If you look closely at many listings, they'll specifically disclose that "retrofits are 'as is' and there are no implied warranties" which basically means the bathroom or basement was done by the home owner and/or without city permits by a third party. The only time a permit is necessary is when there are major structural changes to the house...such as an addition where the architectural plans may contravene city by-laws and therefore need approval prior to any work being performed. Retrofits of existing structures and spaces is not as stringent, provided they are brought up to current code. A permit under the latter scenario does not protect you from inferior work, it just indicates the work was done to minimal code requirements.

If you have a rickety old garage and want to tare it down in order to build a new one, you'd need a permit, no ifs ands or buts, but if you are retrofitting a 30 year old bathroom you can get away with not getting a permit provided you bring it up to current code standards and you're not making structural changes (such as removing a load bearing wall). Most of these bathroom retrofits are cosmetic in nature, but need to be updated in proper placement and number of new GFI circuitry, plumbing vents, fans, etc.

Wait for your inspection and hope the inspector you hired knows what he/she is doing. I personally would not sweat the retrofits unless they are blatantly poor, shoddy and visibly not up to current code.

Also, if you do buy the home, do not attempt to obtain permit approval for these previous retrofits. You do not want to go down that road.
 

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peek-a-boo
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home inspections and permits mean nothing in a seller's market.

If you look closely at many listings, they'll specifically disclose that "retrofits are 'as is' and there are no implied warranties" which basically means the bathroom or basement was done by the home owner and/or without city permits by a third party. The only time a permit is necessary is when there are major structural changes to the house...such as an addition where the architectural plans may contravene city by-laws and therefore need approval prior to any work being performed. Retrofits of existing structures and spaces is not as stringent, provided they are brought up to current code. A permit under the latter scenario does not protect you from inferior work, it just indicates the work was done to minimal code requirements.

If you have a rickety old garage and want to tare it down in order to build a new one, you'd need a permit, no ifs ands or buts, but if you are retrofitting a 30 year old bathroom you can get away with not getting a permit provided you bring it up to current code standards and you're not making structural changes (such as removing a load bearing wall). Most of these bathroom retrofits are cosmetic in nature, but need to be updated in proper placement and number of new gfi circuitry, plumbing vents, fans, etc.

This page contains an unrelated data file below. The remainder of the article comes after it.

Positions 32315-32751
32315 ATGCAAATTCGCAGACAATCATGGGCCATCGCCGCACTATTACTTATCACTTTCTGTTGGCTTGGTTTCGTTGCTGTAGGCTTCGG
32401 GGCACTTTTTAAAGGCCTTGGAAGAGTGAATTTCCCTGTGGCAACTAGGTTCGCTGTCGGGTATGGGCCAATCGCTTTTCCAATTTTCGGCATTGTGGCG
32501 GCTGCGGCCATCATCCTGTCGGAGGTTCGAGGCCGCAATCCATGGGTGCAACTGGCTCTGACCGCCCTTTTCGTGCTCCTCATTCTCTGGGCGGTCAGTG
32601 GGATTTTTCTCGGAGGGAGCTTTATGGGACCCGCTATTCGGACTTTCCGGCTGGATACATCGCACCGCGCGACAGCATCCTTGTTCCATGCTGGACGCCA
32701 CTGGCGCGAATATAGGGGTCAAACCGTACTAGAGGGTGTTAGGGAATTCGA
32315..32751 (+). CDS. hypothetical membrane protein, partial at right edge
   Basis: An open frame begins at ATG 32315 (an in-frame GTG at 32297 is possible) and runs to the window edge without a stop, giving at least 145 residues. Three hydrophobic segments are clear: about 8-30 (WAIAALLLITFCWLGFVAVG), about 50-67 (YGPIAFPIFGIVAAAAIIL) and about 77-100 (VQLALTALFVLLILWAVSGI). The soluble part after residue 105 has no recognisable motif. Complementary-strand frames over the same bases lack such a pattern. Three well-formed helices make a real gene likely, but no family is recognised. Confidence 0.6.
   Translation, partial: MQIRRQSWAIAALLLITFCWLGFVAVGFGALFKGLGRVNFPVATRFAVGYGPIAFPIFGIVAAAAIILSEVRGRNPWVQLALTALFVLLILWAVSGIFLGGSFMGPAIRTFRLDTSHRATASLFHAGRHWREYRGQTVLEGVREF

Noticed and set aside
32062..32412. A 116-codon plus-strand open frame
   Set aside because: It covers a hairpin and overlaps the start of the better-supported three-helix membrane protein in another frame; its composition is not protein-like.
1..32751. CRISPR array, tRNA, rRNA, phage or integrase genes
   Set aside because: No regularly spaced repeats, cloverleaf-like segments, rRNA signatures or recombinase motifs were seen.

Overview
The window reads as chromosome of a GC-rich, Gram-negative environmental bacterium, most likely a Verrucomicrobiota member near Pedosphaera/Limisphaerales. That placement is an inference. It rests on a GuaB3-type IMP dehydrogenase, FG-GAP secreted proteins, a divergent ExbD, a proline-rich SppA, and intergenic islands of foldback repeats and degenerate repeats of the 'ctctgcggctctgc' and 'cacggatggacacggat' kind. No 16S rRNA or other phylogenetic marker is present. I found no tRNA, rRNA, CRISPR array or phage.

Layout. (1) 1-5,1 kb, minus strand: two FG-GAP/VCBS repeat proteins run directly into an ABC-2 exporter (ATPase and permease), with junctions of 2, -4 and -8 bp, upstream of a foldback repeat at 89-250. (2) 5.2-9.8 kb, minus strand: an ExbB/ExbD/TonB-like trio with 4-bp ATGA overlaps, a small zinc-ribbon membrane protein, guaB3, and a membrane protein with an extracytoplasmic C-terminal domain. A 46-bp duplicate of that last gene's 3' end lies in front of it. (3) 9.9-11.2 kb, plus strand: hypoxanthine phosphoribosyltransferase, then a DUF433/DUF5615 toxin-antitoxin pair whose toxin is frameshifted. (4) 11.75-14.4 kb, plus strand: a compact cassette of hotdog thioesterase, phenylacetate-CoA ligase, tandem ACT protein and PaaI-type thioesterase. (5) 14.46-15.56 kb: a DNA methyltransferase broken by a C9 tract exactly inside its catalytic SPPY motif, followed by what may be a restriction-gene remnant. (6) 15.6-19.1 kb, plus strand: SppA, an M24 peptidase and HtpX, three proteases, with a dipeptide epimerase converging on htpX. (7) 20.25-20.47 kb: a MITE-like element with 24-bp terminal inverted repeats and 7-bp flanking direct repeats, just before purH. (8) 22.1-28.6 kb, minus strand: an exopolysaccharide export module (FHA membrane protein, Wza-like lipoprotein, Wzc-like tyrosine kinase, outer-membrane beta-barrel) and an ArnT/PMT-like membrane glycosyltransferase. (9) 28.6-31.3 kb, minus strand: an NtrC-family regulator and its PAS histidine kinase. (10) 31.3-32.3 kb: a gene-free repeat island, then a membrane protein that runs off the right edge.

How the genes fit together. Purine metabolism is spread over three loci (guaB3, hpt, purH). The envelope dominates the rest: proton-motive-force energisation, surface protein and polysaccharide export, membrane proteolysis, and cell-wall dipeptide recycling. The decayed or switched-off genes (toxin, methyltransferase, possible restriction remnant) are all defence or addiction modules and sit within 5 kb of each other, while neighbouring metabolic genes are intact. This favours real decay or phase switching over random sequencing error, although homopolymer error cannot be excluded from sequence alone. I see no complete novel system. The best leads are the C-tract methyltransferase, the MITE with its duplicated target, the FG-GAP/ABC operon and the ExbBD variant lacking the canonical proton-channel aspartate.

Wait for your inspection and hope the inspector you hired knows what he/she is doing. I personally would not sweat the retrofits unless they are blatantly poor, shoddy and visibly not up to current code.

Also, if you do buy the home, do not attempt to obtain permit approval for these previous retrofits. You do not want to go down that road.
+100
 

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You must satisfy yourself

You legally have to disclose that information when selling your home... You can't sell a home with a finished basement if it was done without permits...
That is absolutely false. I sold l houses and appraised houses for 20 years or so.

1. I estimate that perhaps 10% of basement renos had permits. They sold openly on the market. Apartments are another matter. Multi family housing conversion has serious safetly issures as you stretch out the utility of the existing systems.

2. The vendor has no obligation to declare. They do have an obligation not to deceive or lie. Realtors ask for disclosures from vendors and may give all sorts of reasons for it but the main reason is CYA. They want all responsibility and hence liability to lie with the vendor.

3. The purchaser does have an obligation to satisfy themselves. If you are spending a kazillion dollars, you do due diligence. Later on, if you do find that you have been hosed in some way, you also have an obligation to mitigate your losses. You cannot let a problem run rampant so that the house will fall down and you get to force the vendor to build you another.

4. If a vendor is forced to sign a disclosure I have long maintained that the proper disclosure is:

a.) I know nothing

b.) I hired this agent because I am firmly of the opinion that he knows less than me.

c.) Satisfy yourself.

d.) I warrant nothing.

See what the house inspector says.

Your worries are primarilly

- wiring (get yourself a polarity tester and test each plug yourself and see if the basement is on separate circuits or did they just cram off the existing when they did the work)

- plumbing (mainly wanting to assure yourself that it is properly vented. Leakage should be fairly self evident)

- structural (did they tamper with the main beam or bearing wall and if so, how).

If you want extra assurance, bring in your own carpenter, electrician and plumber.

Most work that I saw done by owners was actually of very good quality. There were very few jackpots and usually there would be signs. If they did one thing wrong, they most likely did everything wrong.

Do not even thing of asking for a guarantee that the property is up to current code. Codes change over time. There may be things in there that were absolutely top of the line as the time of construction (both of the original and the renos) that are no longer sanctioned.